Holiday Safety Tips for Your Dog
Although I posted this article a while ago, with the holidays here again, I thought it might be a good idea to revisit the information.
First it was Halloween, then Thanksgiving, and now Christmas and New Years are just around the corner…it’s time for those ever so important reminders for keeping your dog safe during this upcoming holiday season.
Many people like to include their dogs during their holiday festivities…and although this is a fun idea, there are many things that could prove hazardous to your “best friend” if you’re not aware of them.
As you look around your home…
Be aware of the extra decorations and treats that are everywhere during the holiday season. Things that are fine and safe for you, aren’t necessarily fine and safe for your dog.
One dog we know of was able to get the family’s advent calendar down and ripped it apart, eating all the candy inside, destroying all of the other little treasures…luckily none of them were poisonous to him (this time). A good holiday for your dog is a safe holiday!
Another dog we know, really upset the kids in the family when, because they had left it within his reach, he ate their pride and joy, the gingerbread house they had just created.
And yet another pooch discovered a large package of small chocolate candy bars intended for the kids’ Christmas stockings, and although it was set up on a counter, he found a way to get at it, and ate all the candy bars. Not only is this frustrating, but since it was chocolate, it was dangerous for the dog to ingest.
Are these stories the dog’s fault? Of course not…they were just enjoying a sudden “opportunity”. Sometimes it’s a challenge, but when you have a dog, or other pets in your home, it’s important to remember to keep those “opportunities” totally out of reach.
Keeping your furry friends safe:
- While protecting your Christmas tree from your dog (or your cat), you need to also protect your dog from your tree.
- Make sure the tree is secure and won’t fall or get knocked over.
- The water in your tree, though it may be inviting to your dog, isn’t good for them to drink, it may contain fertilizers and bacteria, so somehow make it inaccessible to Fido.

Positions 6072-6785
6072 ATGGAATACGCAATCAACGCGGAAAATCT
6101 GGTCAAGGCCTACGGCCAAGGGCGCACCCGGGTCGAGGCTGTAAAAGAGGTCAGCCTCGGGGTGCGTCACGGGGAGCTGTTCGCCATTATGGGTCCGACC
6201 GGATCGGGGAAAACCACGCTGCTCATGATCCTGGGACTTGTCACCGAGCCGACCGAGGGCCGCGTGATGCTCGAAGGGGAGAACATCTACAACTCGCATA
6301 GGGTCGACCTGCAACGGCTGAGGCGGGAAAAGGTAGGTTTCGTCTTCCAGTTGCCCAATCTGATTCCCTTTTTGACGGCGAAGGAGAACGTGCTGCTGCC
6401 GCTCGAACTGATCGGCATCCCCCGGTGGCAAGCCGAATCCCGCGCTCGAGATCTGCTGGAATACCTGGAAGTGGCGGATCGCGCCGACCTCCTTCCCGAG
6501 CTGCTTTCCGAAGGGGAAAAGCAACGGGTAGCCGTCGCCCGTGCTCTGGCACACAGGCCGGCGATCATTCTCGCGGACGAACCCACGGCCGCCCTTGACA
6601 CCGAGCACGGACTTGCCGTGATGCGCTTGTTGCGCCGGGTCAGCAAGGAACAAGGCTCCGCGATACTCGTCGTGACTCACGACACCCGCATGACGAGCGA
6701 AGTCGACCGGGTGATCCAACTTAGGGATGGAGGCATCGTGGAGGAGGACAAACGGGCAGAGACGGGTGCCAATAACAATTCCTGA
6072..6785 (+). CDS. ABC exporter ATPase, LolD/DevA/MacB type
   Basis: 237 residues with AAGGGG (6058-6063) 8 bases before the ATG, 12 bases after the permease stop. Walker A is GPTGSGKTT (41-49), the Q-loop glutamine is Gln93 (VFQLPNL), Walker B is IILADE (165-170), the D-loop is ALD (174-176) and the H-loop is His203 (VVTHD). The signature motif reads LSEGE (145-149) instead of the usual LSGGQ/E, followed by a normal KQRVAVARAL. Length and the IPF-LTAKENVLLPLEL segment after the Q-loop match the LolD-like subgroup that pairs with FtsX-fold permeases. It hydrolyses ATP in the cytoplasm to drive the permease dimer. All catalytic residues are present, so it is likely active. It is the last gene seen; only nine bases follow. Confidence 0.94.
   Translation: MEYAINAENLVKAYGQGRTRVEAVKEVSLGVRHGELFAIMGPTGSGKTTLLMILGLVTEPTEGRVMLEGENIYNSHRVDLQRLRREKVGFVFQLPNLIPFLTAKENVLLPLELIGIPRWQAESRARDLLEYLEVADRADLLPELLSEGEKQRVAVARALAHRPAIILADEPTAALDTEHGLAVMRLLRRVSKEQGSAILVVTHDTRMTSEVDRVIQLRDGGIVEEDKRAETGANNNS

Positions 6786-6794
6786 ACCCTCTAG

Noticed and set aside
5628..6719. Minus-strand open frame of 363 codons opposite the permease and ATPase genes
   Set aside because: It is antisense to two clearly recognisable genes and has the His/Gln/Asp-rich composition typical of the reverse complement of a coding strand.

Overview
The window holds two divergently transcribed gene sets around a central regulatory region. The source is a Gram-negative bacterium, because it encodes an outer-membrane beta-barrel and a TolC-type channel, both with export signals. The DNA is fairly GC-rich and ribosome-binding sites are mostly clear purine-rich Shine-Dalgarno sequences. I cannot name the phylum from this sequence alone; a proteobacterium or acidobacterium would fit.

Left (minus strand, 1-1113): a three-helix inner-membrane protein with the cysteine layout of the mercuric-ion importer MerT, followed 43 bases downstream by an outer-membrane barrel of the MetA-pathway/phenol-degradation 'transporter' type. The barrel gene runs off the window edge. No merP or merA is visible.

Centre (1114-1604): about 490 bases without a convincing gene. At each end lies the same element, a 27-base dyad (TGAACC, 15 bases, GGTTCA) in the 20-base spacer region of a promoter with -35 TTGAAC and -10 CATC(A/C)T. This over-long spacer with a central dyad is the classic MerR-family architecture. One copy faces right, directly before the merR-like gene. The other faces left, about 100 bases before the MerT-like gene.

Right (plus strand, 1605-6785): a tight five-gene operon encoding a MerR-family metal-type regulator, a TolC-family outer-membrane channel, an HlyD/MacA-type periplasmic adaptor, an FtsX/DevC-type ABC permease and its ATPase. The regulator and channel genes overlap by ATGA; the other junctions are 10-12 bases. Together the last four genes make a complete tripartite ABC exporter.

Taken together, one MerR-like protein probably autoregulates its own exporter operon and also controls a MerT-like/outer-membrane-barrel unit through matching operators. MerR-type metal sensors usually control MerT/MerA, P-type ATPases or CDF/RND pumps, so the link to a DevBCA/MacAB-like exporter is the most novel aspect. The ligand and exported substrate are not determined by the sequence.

- Keep electrical cords tucked away to prevent electric shock.
- I’ve known dogs who chew on electrical cords
- Broken ornaments can cut mouths and throats.
- A favorite on Christmas trees is tinsel, but if your pup eats it, it could get stuck in his throat or even in the digestive tract.
- Burning candles left unattended is a “sure-fire” way to increase the risk of having them knocked over by wagging tails, causing damage and injury.
- Last year, in 2018, a man and his dog were living in a space in a warehouse…one night the man left, leaving his dog at home and a candle burning. The fire department thinks the candle got knocked over, probably by the dog…it burnt down the entire warehouse and took the dog’s life.
- If eaten, mistletoe, poinsettias and holly are dangerous to your pet, they can cause, vomiting, nausea or diarrhea, and even more extreme…cardiovascular problems. Even Christmas trees can cause an upset stomach, not to mention that the pine needles are sharp and can cause damage and pain going down.
- When it comes to food:
- Chocolate should never be eaten by your dog; chocolate is toxic to him/her and sometimes fatal.
- Be careful of your pet’s holiday feast, if you do indulge them in “human” food, be sure that it is not high in fat, sodium or sugar, and definitely make sure it’s boneless. There are some good tips for holiday feasts in our Thanksgiving article.
- Be vigilant to protect your dog from turkey bones.
- Never, never, never give alcoholic beverages to your pet. Although some people may think it’s comical, it’s toxic for your dog.
- Choosing a gift for your dog’s stocking is fun, just make sure you choose one that’s safe.
- New Years Eve is fun for you, but not for your dog…just like on the 4th of July, the noise frightens them and hurts their ears.
Safe Celebrations are Happy Celebrations
Holiday celebrations are really enjoyed more by people than pets…they really won’t care if you don’t involve them. But if you choose to include them in your celebrations, watch out for their safety.
If you’re traveling for the holidays, call now to reserve a friendly place for your dog to stay…reservations are filling up fast.